How 'impact factors' promote scientific excellence
Over the past decades, various quantitative measures have been developed to evaluate the productivity of individual scientists or scientific groups, most based on the extent to which their published papers are cited by other researchers. One of the most widely used of these are so-called 'impact factors' – essentially a measure of scientific impact that is based on citation rates, but also takes into account the significance of the journals in which results have been published.
The use of such quantitative measurements has been widely criticised in the scientific community. Many point out that they fail to take into account factors other than scientific publications that should be used to evaluate the work of an individual scientist. Others resent the extent to which impact factors and similar measures, despite their weaknesses, have come to play a dominant role in allocating research funds.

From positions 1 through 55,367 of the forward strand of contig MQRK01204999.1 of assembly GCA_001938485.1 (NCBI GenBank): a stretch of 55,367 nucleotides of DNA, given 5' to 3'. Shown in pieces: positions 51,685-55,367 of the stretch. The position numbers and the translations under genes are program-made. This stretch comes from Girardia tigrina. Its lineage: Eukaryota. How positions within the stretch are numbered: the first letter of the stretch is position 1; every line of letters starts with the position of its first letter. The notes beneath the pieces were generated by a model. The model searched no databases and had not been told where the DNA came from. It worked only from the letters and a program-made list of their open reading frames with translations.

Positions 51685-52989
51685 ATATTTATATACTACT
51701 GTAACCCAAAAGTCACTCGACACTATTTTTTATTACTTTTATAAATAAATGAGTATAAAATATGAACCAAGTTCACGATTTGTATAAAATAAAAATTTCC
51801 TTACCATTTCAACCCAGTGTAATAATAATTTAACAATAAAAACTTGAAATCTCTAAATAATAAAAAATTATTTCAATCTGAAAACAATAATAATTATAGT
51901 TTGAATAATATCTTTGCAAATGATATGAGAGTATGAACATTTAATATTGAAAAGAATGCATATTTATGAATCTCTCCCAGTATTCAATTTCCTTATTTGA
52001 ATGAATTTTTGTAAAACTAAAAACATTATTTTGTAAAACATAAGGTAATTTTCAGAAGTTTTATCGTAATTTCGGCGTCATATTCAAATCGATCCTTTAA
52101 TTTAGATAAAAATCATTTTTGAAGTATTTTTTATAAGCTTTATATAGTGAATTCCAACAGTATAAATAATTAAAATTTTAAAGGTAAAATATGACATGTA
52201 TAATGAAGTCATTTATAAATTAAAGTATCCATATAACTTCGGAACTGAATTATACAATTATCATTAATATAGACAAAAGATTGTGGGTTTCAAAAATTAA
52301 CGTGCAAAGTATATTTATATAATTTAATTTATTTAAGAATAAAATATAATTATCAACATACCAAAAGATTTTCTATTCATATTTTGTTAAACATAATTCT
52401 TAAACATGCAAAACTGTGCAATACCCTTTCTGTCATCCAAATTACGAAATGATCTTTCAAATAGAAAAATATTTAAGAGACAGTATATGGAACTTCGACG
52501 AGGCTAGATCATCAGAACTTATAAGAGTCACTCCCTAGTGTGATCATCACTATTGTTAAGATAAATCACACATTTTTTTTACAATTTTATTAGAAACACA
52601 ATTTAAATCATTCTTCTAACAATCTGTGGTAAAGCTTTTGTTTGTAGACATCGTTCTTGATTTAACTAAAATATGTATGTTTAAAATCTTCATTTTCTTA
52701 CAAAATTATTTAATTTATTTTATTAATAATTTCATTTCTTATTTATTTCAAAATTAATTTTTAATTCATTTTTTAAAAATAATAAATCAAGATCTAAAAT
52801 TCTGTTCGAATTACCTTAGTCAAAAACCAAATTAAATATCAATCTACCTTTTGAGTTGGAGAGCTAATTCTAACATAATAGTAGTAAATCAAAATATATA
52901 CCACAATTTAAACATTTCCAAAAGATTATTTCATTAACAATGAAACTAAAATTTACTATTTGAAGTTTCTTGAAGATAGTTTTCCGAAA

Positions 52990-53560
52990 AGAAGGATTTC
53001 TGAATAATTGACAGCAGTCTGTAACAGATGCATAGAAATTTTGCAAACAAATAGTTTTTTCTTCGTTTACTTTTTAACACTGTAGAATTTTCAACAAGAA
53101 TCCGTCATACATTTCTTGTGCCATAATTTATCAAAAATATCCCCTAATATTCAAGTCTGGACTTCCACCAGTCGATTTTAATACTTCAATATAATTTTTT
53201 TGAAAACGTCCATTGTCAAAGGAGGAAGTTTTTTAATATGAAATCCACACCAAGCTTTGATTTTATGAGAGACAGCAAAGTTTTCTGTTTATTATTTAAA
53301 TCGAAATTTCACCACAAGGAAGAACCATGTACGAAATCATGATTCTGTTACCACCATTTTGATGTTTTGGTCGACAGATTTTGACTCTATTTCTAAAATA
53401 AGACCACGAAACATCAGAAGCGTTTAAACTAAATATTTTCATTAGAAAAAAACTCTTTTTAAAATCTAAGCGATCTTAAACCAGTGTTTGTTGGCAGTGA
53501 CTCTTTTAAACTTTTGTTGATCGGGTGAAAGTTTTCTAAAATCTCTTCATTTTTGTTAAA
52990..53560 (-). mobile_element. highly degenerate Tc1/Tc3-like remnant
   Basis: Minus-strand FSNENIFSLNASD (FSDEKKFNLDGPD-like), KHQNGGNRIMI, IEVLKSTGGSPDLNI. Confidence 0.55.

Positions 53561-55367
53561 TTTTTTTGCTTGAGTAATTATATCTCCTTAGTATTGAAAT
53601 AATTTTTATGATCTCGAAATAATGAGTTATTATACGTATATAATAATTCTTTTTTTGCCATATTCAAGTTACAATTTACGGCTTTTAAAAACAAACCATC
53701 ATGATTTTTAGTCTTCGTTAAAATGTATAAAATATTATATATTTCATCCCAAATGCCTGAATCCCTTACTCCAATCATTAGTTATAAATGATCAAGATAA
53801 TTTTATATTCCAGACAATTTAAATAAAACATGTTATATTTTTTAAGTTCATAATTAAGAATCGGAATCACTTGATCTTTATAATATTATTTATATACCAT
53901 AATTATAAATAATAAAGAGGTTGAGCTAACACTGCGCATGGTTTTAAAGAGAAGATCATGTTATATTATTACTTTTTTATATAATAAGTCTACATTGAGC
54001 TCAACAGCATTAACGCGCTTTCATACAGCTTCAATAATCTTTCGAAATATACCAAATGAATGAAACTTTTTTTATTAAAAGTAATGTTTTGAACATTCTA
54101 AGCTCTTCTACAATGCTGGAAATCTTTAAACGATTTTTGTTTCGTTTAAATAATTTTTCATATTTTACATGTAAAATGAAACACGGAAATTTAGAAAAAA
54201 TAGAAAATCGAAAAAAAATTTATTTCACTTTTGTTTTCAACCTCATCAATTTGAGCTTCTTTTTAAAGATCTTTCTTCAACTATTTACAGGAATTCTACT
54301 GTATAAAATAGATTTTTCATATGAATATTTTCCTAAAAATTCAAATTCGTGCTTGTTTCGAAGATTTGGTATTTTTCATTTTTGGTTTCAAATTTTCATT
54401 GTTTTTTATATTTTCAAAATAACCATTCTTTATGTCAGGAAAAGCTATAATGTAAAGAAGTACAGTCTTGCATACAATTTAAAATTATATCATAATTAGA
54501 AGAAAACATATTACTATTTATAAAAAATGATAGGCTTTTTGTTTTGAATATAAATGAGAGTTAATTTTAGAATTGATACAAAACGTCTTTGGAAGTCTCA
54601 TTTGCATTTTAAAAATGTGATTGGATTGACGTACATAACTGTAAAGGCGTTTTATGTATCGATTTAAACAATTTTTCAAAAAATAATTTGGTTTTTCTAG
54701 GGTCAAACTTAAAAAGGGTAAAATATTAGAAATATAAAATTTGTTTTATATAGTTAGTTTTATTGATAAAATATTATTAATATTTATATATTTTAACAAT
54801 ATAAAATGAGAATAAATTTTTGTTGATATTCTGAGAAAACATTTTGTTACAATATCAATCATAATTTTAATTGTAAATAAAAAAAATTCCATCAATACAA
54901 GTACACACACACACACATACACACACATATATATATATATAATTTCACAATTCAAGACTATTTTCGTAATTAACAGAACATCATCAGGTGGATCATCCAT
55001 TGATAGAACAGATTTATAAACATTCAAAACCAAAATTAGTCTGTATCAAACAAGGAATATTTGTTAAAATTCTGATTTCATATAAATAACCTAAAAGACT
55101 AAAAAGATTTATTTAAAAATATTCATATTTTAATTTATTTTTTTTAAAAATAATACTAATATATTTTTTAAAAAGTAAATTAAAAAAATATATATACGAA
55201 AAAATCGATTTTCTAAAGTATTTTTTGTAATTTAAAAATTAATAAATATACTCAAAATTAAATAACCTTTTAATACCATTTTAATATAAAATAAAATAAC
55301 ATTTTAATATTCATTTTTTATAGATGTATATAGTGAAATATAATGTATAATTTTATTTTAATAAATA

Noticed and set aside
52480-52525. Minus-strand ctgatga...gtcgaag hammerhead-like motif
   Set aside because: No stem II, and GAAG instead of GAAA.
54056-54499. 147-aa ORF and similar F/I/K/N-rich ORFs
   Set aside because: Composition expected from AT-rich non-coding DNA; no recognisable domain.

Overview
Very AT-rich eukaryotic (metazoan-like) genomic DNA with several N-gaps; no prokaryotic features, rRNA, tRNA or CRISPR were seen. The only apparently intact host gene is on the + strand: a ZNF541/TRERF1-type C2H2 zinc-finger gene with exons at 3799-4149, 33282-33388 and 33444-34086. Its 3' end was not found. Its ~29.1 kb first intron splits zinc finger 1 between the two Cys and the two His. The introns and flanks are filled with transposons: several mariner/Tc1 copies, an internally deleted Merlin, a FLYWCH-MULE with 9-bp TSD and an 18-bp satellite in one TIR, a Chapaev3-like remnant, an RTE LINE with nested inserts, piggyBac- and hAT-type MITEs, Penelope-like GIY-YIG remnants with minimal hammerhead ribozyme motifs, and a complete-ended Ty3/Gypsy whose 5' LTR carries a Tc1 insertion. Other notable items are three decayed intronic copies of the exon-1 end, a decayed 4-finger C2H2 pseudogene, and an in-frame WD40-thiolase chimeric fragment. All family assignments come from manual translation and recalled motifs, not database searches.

In this letter to Nature, Adam Łomnicki from Jagiellonian University in Kraków, Poland admits that the system is "wrong and unjust". But he argues that, just like the market economy, other systems are worse. Furthermore he suggests that the use of impact factors by developing countries is essential if they are to develop an effective scientific community. Abandoning such "objective" measures of science evaluation, he argues, "would remove a tool for rewarding researchers who attempt to do good science and for eliminating those who do not".